Patrizia Chetoni

Patrizia Chetoni

University of Pisa, Italy

Title: Investigation on nano-sized drug delivery systems for ocular application


Patrizia Chetoni earned her PhD in Pharmaceutical Sciences in 1991 at the University of Pisa and she is currently Associate Professor of Pharmaceutical Technology at the Department of Pharmacy of the same University. She has conducted extensive researches in the technologies for drug delivery. In particular, she has worked in the development of strategies to improve absorption of drugs through biological barriers (cornea, skin, buccal mucosa and nail) and in the development of cell cultures models for prediction of drug bioavailability and of their cytotoxicity. She has also studied animal models to determine the bioavailability of topically applied drugs and experimental methods for the characterization of mucoadhesive properties of drug delivery systems. She has published more than 70 research papers in international referred journals she has also contributed to some book chapters and international patents.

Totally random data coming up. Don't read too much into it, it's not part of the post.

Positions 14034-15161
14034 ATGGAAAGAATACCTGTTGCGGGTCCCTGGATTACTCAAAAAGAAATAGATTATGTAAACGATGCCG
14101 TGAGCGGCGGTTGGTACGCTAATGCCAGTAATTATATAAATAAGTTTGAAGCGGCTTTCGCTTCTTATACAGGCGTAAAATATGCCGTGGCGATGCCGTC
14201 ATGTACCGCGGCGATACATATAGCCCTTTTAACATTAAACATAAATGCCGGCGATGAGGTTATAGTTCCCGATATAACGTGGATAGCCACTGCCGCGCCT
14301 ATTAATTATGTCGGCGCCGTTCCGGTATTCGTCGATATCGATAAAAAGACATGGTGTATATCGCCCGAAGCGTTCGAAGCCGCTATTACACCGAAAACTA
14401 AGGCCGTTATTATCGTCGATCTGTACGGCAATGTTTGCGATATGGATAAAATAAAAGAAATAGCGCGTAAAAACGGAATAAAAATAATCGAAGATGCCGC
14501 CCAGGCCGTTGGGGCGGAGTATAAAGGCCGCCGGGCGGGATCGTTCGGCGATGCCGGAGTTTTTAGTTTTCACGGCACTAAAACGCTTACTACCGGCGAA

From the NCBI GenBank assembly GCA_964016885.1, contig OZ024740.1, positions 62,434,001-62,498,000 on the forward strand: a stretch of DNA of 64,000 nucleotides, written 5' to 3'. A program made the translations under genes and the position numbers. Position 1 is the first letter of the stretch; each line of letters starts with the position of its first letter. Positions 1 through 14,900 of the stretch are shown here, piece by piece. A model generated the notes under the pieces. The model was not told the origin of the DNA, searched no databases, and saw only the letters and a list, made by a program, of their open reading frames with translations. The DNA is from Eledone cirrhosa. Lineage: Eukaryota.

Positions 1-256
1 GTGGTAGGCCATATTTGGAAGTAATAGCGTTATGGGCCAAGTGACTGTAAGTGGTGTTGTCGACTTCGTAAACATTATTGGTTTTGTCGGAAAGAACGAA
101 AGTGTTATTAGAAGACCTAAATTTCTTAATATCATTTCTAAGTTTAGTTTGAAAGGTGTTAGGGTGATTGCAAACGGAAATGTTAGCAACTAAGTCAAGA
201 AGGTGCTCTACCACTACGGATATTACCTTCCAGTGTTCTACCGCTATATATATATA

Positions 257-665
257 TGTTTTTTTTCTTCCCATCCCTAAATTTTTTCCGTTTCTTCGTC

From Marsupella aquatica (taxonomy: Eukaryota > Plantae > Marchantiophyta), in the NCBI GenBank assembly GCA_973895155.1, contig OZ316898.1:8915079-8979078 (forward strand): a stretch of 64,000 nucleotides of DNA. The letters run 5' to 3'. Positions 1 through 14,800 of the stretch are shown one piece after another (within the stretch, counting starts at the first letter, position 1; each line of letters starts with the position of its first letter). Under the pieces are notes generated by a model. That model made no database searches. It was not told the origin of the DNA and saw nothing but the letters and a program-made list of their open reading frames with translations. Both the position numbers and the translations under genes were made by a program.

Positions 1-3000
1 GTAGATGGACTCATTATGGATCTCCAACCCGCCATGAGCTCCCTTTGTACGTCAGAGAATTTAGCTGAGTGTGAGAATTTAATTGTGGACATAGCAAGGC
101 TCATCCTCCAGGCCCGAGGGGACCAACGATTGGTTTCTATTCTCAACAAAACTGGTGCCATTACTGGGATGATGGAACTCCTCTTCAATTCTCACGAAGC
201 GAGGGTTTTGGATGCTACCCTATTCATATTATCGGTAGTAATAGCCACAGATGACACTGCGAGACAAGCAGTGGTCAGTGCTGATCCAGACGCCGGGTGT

The unique characteristics of the eye and the presence of strong defence mechanisms make difficult to achieve therapeutic concentrations of drug in the different districts of the eye after topical instillation of eye-drop. One of the main challenge to increase the poor ocular bioavailability of conventional formulations is to improve the low drug-contact time by reducing drainage, tear turnover and dilution or lacrimation. In addition, another strategy is to enhance the drug penetration across the cornea, which represents an effective barrier to drug permeation due to the presence of the annular tight junctions on corneal epithelium. Various drug delivery systems have been developed to increase the bioavailability of ophthalmic drug. In particular, nano-sized carriers like liposome, nanoparticle, SLN and nanomicelle have gained wide interest, providing an increase in the pre-corneal residence time, mucoadhesion and penetration across the eye tissues of drugs. Conventional delivery systems usually require administering at regular time intervals, whereas nano-sized carriers often release drugs at constant rate for a prolonged period of time and thus enhance their absorption and promote a site specific delivery especially when dispersed or suspended in polymer solutions with mucoadhesion properties. In fact, when applied topically as eye-drop, liposomes can attach to the hydrophobic corneal epithelium, where they continuously release the encapsulated drug, improving pharmacokinetics behaviour and decreasing toxic side effects of encapsulated drugs. Polymeric nanoparticles protect drug from metabolic degradation and interact strongly with both ocular surface and drug, more than the same mucoadhesive polymer in solution. SLN for their lipophilic nature, favour drug permeation through the highly hydrophobic corneal epithelium and furthermore, transscleral route might contribute to drug absorption in vitreous humour. The consistent progress in formulation efficiency of nano-sized carriers will be described in view of their application in ophthalmic field.